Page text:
But what might a woman say about church as she? What might a woman say about the church as body and bride? Perhaps she would speak of the way a regular body moves through the world—always changing, never perfect—capable of nurturing life, not simply through the womb, but through hands, feet, eyes, voice, and brain. Every part is sacred. Every part has a function. Perhaps she would speak of impossible expectations and all the time she’s wasted trying to contort herself into the shape of those amorphous silhouettes that flit from magazines and billboards into her mind. Or of this screwed-up notion of purity as a status, as something awarded by men with tests and checklists and the power to give it and take it away. Perhaps she would speak of the surprise of seeing herself—flaws and all—in the mirror on her wedding day. Or of the reality that with new life comes swollen breasts, dry heaves, dirty diapers, snotty noses, late-night arguments, and a whole army of new dangers and fears she never even considered before because life-giving isn’t nearly as glamorous as it sounds, but it’s a thousand times more beautiful. Perhaps she would talk about being underestimated, about surprising people and surprising herself. Or about how there are moments when her own strength startles her, and moments when her weakness—her forgetfulness, her fear, her exhaustion—unnerve her. Maybe she would tell of the time, in the mountains with bare feet on the ground, she stood tall and wise and felt every cell in her body smile in assent as she inhaled and exhaled and in one loud second realized, I’m alive! I’m enfleshed! only to forget it the next. Or maybe she would explain how none of the categories created for her sum her up or capture her essence.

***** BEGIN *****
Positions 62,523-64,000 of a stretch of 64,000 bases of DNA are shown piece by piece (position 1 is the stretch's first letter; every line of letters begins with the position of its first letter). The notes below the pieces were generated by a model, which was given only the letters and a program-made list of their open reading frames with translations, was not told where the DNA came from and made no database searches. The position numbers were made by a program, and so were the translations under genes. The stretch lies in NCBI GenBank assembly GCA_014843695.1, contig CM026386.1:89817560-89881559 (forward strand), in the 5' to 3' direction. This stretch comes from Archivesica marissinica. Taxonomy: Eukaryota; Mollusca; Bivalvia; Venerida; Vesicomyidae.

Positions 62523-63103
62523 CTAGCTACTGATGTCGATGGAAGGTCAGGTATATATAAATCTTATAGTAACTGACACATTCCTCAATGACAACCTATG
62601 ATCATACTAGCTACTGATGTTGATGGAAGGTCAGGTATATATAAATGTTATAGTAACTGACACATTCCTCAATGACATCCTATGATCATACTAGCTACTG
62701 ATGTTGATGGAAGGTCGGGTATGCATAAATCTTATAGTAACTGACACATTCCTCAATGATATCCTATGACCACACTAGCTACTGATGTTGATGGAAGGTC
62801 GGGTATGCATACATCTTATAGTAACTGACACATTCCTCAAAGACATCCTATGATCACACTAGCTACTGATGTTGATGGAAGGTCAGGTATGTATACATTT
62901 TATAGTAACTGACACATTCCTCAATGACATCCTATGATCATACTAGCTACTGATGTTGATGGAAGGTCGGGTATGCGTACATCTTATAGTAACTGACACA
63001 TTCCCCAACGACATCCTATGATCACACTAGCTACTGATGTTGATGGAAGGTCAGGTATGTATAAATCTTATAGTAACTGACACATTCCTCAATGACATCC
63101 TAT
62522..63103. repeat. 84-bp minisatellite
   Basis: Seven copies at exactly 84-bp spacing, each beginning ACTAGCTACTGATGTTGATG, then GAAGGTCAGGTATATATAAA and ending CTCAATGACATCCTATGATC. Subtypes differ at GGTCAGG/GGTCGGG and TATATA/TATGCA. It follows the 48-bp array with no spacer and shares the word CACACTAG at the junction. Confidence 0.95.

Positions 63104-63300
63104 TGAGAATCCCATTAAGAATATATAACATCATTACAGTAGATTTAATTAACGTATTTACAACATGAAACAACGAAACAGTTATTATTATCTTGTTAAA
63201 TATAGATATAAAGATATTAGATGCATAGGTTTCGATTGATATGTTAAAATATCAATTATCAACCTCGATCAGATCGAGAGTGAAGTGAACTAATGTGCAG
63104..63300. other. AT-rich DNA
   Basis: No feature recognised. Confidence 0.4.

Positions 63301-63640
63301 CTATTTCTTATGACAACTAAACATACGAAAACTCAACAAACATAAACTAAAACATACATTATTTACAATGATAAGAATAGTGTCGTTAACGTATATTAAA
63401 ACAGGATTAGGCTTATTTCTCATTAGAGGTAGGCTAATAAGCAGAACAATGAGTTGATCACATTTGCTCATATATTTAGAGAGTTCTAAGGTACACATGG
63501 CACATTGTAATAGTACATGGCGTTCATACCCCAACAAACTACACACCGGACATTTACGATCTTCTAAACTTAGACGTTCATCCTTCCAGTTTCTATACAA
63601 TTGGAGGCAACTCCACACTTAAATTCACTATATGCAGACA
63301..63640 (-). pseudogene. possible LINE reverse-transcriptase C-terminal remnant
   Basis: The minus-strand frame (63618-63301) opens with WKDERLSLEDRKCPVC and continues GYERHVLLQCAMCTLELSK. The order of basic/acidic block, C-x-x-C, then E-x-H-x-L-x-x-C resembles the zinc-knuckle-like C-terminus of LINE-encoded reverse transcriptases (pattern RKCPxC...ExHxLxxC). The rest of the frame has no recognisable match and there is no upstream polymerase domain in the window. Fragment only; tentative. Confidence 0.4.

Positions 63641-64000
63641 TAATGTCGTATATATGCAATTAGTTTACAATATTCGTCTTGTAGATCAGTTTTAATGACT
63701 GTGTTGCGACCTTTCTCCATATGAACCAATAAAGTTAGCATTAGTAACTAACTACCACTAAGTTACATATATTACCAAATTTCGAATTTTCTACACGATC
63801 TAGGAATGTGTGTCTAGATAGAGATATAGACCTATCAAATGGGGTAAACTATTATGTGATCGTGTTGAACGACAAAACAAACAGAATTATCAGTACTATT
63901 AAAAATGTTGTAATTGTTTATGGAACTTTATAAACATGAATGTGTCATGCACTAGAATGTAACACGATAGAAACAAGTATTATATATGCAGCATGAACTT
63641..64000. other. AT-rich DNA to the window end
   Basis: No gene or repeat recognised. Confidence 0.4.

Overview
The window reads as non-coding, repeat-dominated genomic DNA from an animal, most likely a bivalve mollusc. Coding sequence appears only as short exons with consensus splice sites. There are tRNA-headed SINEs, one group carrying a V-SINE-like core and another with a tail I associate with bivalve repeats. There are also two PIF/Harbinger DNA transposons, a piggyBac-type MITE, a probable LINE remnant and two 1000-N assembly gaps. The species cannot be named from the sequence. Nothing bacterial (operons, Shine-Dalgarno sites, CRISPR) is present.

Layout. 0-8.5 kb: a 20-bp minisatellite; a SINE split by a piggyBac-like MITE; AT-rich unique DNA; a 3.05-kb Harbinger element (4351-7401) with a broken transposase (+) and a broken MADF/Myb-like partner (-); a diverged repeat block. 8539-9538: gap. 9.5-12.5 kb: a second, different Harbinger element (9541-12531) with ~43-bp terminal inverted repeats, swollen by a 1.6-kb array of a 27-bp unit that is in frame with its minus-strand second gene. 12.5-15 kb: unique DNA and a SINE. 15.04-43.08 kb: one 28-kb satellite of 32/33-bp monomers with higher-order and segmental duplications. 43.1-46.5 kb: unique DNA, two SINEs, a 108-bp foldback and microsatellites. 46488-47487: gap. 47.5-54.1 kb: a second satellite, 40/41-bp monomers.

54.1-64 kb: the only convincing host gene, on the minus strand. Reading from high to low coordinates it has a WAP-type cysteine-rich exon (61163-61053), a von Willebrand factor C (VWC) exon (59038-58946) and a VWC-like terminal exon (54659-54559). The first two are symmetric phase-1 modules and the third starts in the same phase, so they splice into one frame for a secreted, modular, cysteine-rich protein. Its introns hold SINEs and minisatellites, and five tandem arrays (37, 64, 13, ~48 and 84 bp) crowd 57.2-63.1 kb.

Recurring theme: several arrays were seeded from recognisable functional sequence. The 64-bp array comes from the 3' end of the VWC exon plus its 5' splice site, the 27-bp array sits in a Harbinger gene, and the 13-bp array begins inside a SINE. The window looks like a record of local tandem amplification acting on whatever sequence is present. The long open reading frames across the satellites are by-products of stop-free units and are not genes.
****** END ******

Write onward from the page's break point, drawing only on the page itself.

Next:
Without conversion of heart we cannot serve God on earth. We have naturally neither faith, nor fear, nor love, toward God and His Son Jesus Christ. We have no delight in His Word. We take no pleasure in prayer or communion with Him. We have no enjoyment in His ordinances, His house, His people, or His day. We may have a form of Christianity, and keep up a round of ceremonies and religious performances. But without conversion we have no more heart in our religion than a brick or a stone. Can a dead corpse serve God? We know it cannot. Well, without conversion we are dead toward God. Look round the congregation with which you worship every Sunday. Mark how little interest the great majority of them take in what is going on. Observe how listless, and apathetic, and indifferent, they evidently are about the whole affair. It is clear their hearts are not there! They are thinking of something else, and not of religion. They are thinking of business, or money, or pleasure, or worldly plans, or bonnets, or gowns, or new dresses, or amusements. Their bodies are there, but not their hearts. And what is the reason? What is it they all need? They need conversion. Without it they only come to church for fashion and form’s sake, and go away from church to serve the world or their sins. But this is not all. Without conversion of heart we could not enjoy heaven, if we got there. Heaven is a place where holiness reigns supreme, and sin and the world have no place at all. The company will all be holy; the employments will all be holy; it will be an eternal Sunday. Surely if we go to heaven, we must have a heart in tune and able to enjoy it, or else we shall not be happy. We must have a nature in harmony with the element we live in, and the place where we dwell. Can a fish be happy out of water? We know it cannot. Well, without conversion of heart we could not be happy in heaven.Look round the neighborhood in which you live and the persons with whom you are acquainted. Think what many of them would do if they were cut off for ever from money, and business, and newspapers, and cards, and balls, and races, and hunting, and shopping, and worldly amusements! Would they like it? Think what they would feel if they were shut up forever with Jesus Christ, and saints, and angels! Would they be happy? Would the eternal company of Moses, and David, and St. Paul be pleasant to those who never take the trouble to read what those holy men wrote? Would heaven’s everlasting praise suit the taste of those who can hardly spare a few minutes in a week for private religion, even for prayer? There is but one answer to be given to all these questions. We must be converted before we can enjoy heaven. Heaven would be no heaven to any child of Adam without conversion.Let no man deceive us. There are two things which are of absolute necessity to the salvation of every man and woman on earth. One of them is the mediatorial work of Christ for us, His atonement, satisfaction, and intercession. The other is the converting work of the Spirit in us, His guiding, renewing, and sanctifying grace. We must have both a title and a heart for heaven. Sacraments are only generally necessary to salvation: a man may be saved without them, like the penitent thief. An interest in Christ and conversion are absolutely necessary: without them no one can possibly be saved. All, all alike, high or low, rich or poor, old or young, gentle or simple, churchmen or dissenters, baptized or unbaptized, all must be converted or perish.